“Halloween” and “Get Out” producer Jason Blum said his night went “haywire” after he criticized President Trump while being honored at the 32nd Israeli Film Festival on Tuesday night.
“The great thing about this country is that you can like Trump, but I don’t have to, and I can say what I feel about it — and I don’t like it,” Blum said at Saban Theater at the Steve Tisch Cinema Center in Beverly Hills, according to THR.
A representative for Blum did not immediately respond to a request for comment Tuesday.
Blum made his remarks during his acceptance speech for the 2018 IFF Achievement in Film & Television Award. It prompted loud boos and led some people to walk out, Deadline said.
The boos got louder, according to THR, when Blum said, “As you can see from this auditorium, it’s the end of civil discourse… We have a president who calls the press the enemy of the people. Thanks to our president, anti-semitism is in the rise.”
Others tried to interfere on Blum’s behalf. A witness told THR that many in the room felt the producer’s “freedom of expression” was compromised.
Blum tweeted shortly thereafter: “Well, this night went kinda haywire.”
Well, this night went kinda haywire. https://t.co/NMb37yQAUn
— Jason Blum (@jason_blum) November 7, 2018
Blum later tweeted the entire contents of his speech — including the parts he wasn’t able to relay at Tuesday’s event:
I was honored by the Israel film festival tonight and, unfortunately was not allowed to finish the speech I was trying to give. Here is the message…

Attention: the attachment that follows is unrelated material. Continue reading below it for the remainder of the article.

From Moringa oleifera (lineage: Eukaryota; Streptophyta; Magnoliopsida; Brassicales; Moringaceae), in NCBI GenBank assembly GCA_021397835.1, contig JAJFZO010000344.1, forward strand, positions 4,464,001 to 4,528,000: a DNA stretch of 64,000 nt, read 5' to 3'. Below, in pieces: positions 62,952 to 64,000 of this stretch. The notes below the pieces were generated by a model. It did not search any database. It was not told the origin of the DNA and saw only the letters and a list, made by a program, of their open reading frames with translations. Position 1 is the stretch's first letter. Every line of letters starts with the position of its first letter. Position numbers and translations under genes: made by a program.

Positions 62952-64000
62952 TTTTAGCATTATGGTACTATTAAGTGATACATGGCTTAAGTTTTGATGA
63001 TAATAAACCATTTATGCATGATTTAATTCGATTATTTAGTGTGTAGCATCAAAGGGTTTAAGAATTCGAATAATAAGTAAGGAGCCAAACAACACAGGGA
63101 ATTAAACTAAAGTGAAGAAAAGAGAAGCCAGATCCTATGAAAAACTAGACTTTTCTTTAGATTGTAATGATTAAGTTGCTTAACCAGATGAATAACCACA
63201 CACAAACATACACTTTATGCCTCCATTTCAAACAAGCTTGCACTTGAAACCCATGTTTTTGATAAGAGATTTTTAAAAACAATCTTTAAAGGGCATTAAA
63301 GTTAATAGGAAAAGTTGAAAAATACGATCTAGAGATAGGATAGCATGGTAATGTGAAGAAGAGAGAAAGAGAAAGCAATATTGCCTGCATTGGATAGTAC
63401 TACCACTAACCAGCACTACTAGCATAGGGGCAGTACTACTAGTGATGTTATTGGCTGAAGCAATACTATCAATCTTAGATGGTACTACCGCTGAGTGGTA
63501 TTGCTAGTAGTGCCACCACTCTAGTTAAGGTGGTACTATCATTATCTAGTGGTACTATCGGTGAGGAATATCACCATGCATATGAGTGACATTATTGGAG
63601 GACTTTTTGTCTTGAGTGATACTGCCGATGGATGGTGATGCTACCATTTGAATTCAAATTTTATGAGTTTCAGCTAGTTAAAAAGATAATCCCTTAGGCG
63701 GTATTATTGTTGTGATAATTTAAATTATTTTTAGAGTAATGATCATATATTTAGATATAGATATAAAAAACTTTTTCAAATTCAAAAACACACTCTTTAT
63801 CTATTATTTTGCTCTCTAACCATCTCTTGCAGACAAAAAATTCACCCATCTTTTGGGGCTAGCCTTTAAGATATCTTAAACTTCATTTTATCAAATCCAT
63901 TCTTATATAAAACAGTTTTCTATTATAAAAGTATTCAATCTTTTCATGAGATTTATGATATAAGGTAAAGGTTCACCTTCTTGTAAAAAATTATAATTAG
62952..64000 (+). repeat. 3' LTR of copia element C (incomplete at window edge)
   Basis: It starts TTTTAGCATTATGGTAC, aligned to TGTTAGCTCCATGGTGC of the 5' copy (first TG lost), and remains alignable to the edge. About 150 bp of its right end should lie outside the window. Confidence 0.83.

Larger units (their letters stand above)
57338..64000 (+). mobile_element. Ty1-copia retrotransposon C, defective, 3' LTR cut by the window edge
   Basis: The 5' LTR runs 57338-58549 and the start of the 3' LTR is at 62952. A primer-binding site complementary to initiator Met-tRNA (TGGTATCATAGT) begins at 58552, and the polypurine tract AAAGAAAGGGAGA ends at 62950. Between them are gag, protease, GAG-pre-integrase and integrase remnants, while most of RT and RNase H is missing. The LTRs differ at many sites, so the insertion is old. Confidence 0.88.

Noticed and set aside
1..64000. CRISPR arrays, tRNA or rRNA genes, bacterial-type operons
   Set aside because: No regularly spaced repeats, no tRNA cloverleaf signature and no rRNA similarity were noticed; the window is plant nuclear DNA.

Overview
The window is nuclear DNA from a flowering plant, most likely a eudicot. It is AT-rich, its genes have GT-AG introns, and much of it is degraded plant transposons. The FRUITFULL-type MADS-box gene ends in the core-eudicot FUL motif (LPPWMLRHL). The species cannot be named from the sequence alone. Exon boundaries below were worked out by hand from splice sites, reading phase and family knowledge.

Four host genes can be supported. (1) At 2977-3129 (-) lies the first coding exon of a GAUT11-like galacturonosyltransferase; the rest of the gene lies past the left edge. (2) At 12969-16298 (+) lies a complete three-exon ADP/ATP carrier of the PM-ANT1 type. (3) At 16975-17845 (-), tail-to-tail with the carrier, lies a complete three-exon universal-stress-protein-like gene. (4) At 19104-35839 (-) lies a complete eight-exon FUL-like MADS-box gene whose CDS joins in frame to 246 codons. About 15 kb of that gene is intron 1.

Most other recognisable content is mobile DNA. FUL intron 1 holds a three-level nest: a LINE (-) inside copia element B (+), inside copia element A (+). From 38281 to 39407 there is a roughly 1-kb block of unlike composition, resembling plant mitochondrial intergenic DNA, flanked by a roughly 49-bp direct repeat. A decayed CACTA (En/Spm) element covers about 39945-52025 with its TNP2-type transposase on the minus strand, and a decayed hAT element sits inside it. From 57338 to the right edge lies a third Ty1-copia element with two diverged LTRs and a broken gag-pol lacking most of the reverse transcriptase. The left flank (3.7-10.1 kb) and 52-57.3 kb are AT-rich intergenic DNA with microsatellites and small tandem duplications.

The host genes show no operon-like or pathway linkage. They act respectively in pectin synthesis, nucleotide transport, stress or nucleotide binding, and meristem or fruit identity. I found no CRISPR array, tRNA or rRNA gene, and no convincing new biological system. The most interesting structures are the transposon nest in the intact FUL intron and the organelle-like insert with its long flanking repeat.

Thank you, Lin, for those kind remarks and for your friendship. I am thrilled you could be here tonight. And thank you to Meir Fenigstein everyone at the Israel Film Festival for this tribute. I am honored to be recognized by a group dedicated to showcasing Israel’s thriving film and television industry. I’m especially honored to share the stage with Avi Nesher whose work I have admired for many, many years. Avi has never been afraid to tackle serious social issues and his films are beloved by audiences and critics around the world. He’s played a pivotal role in the growing prominence of Israeli cinema. I am also a huge fan of Israeli television. As an avowed binge-watcher, I have spent way too many hours with Fauda and Hostages. Not to mention Homeland, which would not exist if not for Hatufim. So, tonight we have much to celebrate as we open the 32nd Israel Film Festival. At the same time, today, Americans went to the polls to exercise our right to vote on what kind of future we want for our children. Those election results are pouring in as I speak. And so much is on the line. The past two years have been hard for all of us who cherish the freedoms we enjoy as citizens of this country. The sense of community that has bound us together for generations is all but gone. We have seen the end of civil discourse. We have a President who calls the Press the enemy of the people. Nationalism is surging. Dog whistle politics are rampant and anti-Semitism is on the rise in ways my generation never thought imaginable. The Internet has become a place where people can vent their rage and spew hate anonymously. It is helping bigotry thrive. The truth is, hate speech breeds violence. It dehumanizes. It demonizes. And ultimately, it targets. What we saw in Pittsburgh was a horrific example. These are NOT isolated incidents. They are NOT happening somewhere else. They are happening HERE in our communities and we must step up and speak up. We cannot allow anti-Semitism or bigotry of any form to become mainstream. Those of us who work in film and television. have a vital role to play in telling stories that portray all kinds of people from all corners of the world. Stories that entertain, but also make us think more and harder about who we are and where we are going. It’s time for us to be vigilant in bringing new voices to the cinema. To nurturing diverse filmmakers from all walks of life who can offer unique perspectives on the world. When you have a chance to walk in the shoes of others who are not like you, it is harder to hate. Most of all, this is a time for all of us to examine our values and decide what we are willing to tolerate. It is time to be accountable. It’s time to speak out loudly when we see examples of bigotry. Don’t allow it from your friends, your co-workers or your family members. If we are not accountable, we may wake up one day in a country we don’t even recognize. Let us all hope that today’s election starts to chart a different course – not just for the U.S., but for the world – one that reaffirms the values that we all cherish. Thank you.